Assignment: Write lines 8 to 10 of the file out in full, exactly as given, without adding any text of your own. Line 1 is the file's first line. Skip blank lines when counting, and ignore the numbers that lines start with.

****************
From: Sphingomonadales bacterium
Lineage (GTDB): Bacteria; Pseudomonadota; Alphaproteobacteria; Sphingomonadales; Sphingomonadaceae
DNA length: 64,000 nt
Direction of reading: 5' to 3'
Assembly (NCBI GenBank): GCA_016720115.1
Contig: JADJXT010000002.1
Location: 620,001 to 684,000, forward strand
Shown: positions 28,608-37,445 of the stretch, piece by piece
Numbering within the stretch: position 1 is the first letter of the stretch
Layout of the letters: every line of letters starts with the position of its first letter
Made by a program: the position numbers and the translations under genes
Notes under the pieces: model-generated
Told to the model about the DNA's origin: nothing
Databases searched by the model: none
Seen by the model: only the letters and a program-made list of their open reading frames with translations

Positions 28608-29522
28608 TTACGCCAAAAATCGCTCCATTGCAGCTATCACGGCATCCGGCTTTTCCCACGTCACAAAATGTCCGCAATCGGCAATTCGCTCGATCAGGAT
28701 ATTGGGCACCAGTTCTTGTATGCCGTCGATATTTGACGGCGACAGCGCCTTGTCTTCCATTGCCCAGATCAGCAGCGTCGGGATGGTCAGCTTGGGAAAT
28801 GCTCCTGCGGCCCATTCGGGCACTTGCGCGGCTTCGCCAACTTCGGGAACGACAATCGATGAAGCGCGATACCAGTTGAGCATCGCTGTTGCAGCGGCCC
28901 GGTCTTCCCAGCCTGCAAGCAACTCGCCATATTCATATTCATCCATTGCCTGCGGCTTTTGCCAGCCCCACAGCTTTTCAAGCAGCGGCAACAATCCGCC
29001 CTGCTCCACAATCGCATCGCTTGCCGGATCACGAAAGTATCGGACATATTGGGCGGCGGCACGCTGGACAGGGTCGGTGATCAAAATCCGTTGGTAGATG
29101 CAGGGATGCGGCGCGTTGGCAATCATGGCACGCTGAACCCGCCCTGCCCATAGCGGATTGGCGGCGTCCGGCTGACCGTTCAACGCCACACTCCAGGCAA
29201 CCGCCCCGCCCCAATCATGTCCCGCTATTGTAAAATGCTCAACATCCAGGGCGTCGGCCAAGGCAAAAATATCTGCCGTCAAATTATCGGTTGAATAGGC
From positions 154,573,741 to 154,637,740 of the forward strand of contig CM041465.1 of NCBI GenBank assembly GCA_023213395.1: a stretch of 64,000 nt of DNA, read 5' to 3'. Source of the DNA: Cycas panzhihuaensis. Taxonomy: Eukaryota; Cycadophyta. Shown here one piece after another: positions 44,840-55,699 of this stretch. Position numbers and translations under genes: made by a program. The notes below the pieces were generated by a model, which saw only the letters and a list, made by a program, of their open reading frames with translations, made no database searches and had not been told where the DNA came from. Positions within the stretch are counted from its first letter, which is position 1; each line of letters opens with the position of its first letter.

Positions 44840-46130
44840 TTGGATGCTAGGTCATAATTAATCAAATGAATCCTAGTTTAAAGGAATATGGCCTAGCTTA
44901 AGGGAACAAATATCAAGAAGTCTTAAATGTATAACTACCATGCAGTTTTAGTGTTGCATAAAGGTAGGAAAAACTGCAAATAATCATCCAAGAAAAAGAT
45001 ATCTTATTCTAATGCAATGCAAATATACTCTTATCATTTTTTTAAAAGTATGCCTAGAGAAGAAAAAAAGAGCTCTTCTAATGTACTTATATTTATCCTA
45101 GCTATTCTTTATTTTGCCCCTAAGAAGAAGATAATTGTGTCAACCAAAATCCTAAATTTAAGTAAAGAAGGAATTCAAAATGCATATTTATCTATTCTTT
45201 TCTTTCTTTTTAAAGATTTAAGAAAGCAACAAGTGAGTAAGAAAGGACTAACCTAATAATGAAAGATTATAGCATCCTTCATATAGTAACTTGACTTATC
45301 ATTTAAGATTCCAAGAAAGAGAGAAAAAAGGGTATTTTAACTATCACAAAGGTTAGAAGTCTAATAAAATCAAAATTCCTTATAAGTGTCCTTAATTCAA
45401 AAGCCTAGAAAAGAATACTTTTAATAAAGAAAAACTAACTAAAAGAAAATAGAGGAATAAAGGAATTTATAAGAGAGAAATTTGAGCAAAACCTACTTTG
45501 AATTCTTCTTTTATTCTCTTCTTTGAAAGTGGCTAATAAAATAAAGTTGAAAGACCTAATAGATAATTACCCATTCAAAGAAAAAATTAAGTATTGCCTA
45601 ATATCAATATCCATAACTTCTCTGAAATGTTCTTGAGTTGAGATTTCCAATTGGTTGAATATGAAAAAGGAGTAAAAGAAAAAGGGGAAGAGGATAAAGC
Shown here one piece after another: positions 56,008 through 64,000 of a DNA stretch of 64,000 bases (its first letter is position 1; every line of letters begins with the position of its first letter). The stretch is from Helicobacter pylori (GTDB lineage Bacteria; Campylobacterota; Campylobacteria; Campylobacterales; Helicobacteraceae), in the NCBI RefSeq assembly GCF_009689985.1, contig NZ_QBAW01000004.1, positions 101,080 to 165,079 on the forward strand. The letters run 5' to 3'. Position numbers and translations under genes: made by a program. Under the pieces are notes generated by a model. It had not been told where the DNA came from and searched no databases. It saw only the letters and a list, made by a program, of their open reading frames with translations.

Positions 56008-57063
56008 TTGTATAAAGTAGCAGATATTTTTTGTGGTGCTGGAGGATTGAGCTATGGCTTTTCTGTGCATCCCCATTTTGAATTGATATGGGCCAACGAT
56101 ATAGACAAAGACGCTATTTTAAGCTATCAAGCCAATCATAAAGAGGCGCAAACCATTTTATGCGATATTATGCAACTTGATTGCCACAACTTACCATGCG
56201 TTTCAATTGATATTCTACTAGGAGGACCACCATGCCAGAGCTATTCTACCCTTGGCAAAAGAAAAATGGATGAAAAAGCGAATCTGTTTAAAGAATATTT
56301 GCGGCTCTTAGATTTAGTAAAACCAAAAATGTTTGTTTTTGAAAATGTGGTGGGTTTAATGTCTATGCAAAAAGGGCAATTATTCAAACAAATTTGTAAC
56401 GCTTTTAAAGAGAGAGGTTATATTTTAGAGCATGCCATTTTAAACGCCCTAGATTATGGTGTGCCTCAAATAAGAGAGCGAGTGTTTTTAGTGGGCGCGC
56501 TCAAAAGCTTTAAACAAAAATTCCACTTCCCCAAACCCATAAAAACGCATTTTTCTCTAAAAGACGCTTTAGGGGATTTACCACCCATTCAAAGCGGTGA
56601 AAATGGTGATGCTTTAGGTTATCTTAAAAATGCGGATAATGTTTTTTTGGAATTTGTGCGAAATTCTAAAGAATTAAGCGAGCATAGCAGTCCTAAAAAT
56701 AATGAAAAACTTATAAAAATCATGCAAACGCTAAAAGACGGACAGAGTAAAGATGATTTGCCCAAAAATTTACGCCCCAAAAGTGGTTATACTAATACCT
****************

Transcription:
Shown: positions 28,608-37,445 of the stretch, piece by piece
Numbering within the stretch: position 1 is the first letter of the stretch
Layout of the letters: every line of letters starts with the position of its first letter